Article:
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A Brief Part Of Life.

Last week, the young boy who inspired me to start Escape The Frame (https://www.facebook.com/EscapeTheFrame) left my Beaver group to move to Cubs. It’s a necessary, but difficult transition. I think I found it more difficult then he did!

Looking back, it’s touching to see how much he’s grown and developed in the last year. A boy who used to hide under tables and refuse to join in, looked up at me with excited eyes and told me how much he was looking forward to going to Cubs. He then assured me that he had enjoyed Beavers and said thank you he’d had a good time. He looked me in the eyes as he said this.

I’ve loved working with him for the last year. It’s been challenging at times, there have been good evenings and bad evenings, but it’s great, now, to see him being so confident. I’ll miss him asking me for my camera every week and coming to sit on my knee but he’s growing up and moving on to bigger things now. (I have been informed that his uncle bought him a camera for Christmas, so I’m expecting to be invited to one of his showcases one day!)

He’s been a major part of my life for the past year or so. If I’ve been feeling rubbish, sometimes he’ll come out with something that’ll brighten me up. I’ve felt needed and wanted and have known that I’ve been making a difference. I hope he’s felt comfortable in my presence and I hope he will continue to grow and thrive. I don’t think that I will ever forget him or his smile. I doubt he’ll remember me in a few years, but you never know.

It’s amazing how people’s paths can cross for the briefest amount of time, yet they can make such an impact on each others lives… I think that’s a really big part of what volunteering’s all about.

8 Letters.

Thank you.

It’s the time of year when people look back on the past year, look forward to the next year and contemplate their lives. It’s also the time of year where people say thank you for things that you have done for them throughout the year. I have been lucky enough to receive some wonderful thank yous this year, in the form of gifts, cards, smiles, words and emails.

As much as I love what I do (and I really, really do), I often struggle with my confidence, frequently believing that I’m not doing ‘enough’ and what I do isn’t ‘good enough’. This can lead to me feeling fairly rubbish about myself! Already, volunteering has increased my confidence massively, but it is still something I’m working through. I find it incredibly touching when people thank me for my work. So much so that it can sometimes bring me to tears (in a good way!). It helps to validate what I’ve done and reassure me that I am making a positive difference, that is my main aim, so knowing that I have achieved this aim is incredibly important to me.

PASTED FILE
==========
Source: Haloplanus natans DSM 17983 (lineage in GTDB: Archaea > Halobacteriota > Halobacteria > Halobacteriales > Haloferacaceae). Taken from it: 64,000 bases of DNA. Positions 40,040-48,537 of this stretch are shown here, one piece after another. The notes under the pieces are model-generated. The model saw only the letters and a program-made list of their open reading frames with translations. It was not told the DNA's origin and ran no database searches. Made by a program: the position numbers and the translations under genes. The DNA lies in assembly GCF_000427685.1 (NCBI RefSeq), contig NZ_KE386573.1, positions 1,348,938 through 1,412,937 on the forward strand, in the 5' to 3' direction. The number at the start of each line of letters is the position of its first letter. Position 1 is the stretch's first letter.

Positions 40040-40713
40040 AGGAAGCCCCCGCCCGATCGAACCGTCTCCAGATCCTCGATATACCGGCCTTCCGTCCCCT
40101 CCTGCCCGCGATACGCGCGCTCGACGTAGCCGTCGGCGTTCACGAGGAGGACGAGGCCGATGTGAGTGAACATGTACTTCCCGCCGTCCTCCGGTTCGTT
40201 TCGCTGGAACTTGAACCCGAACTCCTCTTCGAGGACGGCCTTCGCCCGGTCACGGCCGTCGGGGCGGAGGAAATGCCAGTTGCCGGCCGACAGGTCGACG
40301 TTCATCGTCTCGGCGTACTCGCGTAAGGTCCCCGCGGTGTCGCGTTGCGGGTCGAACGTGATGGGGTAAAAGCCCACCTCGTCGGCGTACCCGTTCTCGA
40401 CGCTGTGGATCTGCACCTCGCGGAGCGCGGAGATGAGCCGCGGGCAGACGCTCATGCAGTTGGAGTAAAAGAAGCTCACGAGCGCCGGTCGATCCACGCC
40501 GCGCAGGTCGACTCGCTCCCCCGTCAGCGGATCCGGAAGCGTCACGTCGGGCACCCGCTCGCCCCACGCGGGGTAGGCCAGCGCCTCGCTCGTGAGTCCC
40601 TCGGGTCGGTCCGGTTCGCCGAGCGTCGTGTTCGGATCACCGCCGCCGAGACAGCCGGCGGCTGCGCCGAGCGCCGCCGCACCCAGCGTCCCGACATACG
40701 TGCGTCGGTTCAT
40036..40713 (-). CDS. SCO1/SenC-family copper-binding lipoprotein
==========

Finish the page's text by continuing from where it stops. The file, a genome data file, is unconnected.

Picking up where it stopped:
It is also incredibly nice to be recognised for the hard work that you put in. It makes you feel like people have noticed what you’re doing and appreciate it. When you’re sat at home, you should be in bed and you’re filling in yet more admin work, it can sometimes make you wonder why exactly you’re doing this. But, when you see the difference you make to those around you, and when people acknowledge the work you’ve put in, it makes it all worthwhile!

You will find that most volunteers enjoy what they do and you will also find that they tend to do it because it’s something they want to do and they want to give something back to the community. But that doesn’t mean that they don’t need thanking. They do. Something as simple as a card or a text can really bring a smile to your face! It doesn’t have to be a grand gesture! Two words can make the world of difference.

It’s lovely when people bring gifts at Christmas but it’s aso equally lovely when people thank you year-round. It is incredibly imprtant to thank your volunteers, their work is invaluble and believe me, you would notice if they weren’t there! It’s 8 letters. They don’t take long to say, but I can’t stress how much of a difference they can make.

8 Letters
2 Words
1 Thank you.